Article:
Refugees' rights are protected by international law. Why are the Rohingya being returned home?
As more than 800,000 Rohingya have now fled Myanmar for Bangladesh, a large-scale humanitarian crisis has unfolded. But what is the most productive way Australia can help?
Ten years after the Saffron Revolution in Myanmar, some Theravāda Buddhist monks are now preaching violence against Muslim or Hindu minorities in the name of "holy war".
Interviews undertaken in refugee camps on the Bangladesh/Myanmar border paint a grim picture that explains why so many Rohingya fled Myanmar so quickly.
Despite an international commitment to protect civilians from genocidal violence, the world's response to ethnic cleansing in Myanmar has been feeble. An expert explains the challenges.
All the signs were there when I was living in Myanmar at the rosiest moment in the transition to democracy.
What effect does India's legal precariousness and lack of institutionalised support have on the ground? Most refugee groups have to rely on themselves.
The persecution of the Rohingya goes back to 1948, the year when Myanmar achieved independence from the British.
Once a beacon of democratic hope, Myanmar's 'civilian' government is showing its true nature.
Genocide doesn't begin with mass murder. It's a long, insidious process that can be stopped before it's too late.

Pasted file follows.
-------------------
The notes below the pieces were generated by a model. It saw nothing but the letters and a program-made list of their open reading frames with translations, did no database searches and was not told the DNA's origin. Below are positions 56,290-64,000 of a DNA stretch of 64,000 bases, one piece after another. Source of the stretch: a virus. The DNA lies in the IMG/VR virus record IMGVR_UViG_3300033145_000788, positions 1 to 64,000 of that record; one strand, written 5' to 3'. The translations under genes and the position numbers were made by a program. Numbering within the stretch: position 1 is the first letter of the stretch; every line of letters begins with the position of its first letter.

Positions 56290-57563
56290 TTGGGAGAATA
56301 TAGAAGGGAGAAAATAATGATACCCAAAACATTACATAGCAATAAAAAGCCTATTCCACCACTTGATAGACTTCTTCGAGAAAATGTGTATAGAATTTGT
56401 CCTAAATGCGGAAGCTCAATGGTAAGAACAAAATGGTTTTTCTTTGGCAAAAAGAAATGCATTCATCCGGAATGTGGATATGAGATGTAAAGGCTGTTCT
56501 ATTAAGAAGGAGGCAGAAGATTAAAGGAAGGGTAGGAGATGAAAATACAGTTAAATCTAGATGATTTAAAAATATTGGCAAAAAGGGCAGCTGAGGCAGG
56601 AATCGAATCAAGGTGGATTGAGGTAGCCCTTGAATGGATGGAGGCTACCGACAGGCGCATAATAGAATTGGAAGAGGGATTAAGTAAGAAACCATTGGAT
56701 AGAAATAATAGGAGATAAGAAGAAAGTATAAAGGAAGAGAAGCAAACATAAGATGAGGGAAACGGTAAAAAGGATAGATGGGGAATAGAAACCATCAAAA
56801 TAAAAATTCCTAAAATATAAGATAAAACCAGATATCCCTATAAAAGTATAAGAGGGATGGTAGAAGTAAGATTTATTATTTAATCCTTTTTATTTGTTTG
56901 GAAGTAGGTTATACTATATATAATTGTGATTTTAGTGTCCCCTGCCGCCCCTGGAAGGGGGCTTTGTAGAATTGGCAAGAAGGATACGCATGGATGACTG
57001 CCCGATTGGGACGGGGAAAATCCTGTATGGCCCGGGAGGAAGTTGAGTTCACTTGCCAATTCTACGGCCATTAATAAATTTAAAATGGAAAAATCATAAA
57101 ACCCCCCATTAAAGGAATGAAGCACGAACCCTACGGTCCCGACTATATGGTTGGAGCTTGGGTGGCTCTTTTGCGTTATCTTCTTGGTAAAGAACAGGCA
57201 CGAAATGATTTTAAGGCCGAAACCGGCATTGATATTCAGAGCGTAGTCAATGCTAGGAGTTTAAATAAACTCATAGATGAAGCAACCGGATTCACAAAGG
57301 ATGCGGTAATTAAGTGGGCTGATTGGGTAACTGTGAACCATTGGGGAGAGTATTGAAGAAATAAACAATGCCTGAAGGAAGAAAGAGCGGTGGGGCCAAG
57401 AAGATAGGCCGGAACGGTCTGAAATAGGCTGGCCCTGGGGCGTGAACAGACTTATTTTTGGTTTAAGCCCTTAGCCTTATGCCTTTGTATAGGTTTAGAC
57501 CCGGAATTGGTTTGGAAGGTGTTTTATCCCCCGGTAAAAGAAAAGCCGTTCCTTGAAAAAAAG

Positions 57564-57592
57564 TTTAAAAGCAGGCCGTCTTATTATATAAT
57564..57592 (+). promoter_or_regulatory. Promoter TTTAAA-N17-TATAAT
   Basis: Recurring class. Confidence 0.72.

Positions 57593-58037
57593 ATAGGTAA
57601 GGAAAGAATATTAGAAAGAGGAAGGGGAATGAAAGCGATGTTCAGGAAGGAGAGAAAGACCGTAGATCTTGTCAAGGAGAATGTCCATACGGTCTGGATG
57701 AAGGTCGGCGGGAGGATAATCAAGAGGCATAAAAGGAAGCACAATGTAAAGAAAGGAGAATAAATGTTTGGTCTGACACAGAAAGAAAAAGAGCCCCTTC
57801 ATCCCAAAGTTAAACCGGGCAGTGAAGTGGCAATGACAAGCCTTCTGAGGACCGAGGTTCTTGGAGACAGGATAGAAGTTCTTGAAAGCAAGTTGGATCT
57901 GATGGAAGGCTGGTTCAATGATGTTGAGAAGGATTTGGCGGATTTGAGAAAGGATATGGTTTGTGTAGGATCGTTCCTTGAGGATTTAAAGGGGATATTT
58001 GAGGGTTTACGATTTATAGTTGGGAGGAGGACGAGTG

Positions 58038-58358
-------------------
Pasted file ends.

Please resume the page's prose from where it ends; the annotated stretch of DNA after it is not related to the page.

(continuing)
Turkey’s humanitarian response to Rohingya's crisis highlights President Erdoğan ambition to appear as a world champion for Muslim rights.
Alongside the present horrors being inflicted against the Rohingya in Myanmar, we must consider the broader political and economic context that continues to marginalise minority groups.
The international community is powerless to stop the Rohingya genocide – mainly because the countries who could have other interests in the region.
The campaign against Myanmar's Muslim Rohingya is so extreme and violent with the intent of eliminating them from the country that it meets the criteria for genocide.
The recent move by Modi's government to deport Rohingyas from India reveals the religious based-discrimination at the heart of the country's refugee policies.
The mass movement of people across the world is nothing new, but migration today is so global and so unrelenting that it may well be the great humanitarian issue of our time.
The idea of relocating thousands of Rohingya refugees to a remote flood-prone island would set a bad precedent for managing human rights crises.
Myanmar's Rohingya issue has become a full-blown humanitarian crisis that affects all of southeast Asia. ASEAN nations would do well do move beyond their non-interference policy and help.
Long regarded as something approaching a saint, Myanmar's de facto head of state appears to be running out of moral capital.
Rohingya songs and drawings are a form of resistance against the persecutions they face in Myanmar and in Bangladesh.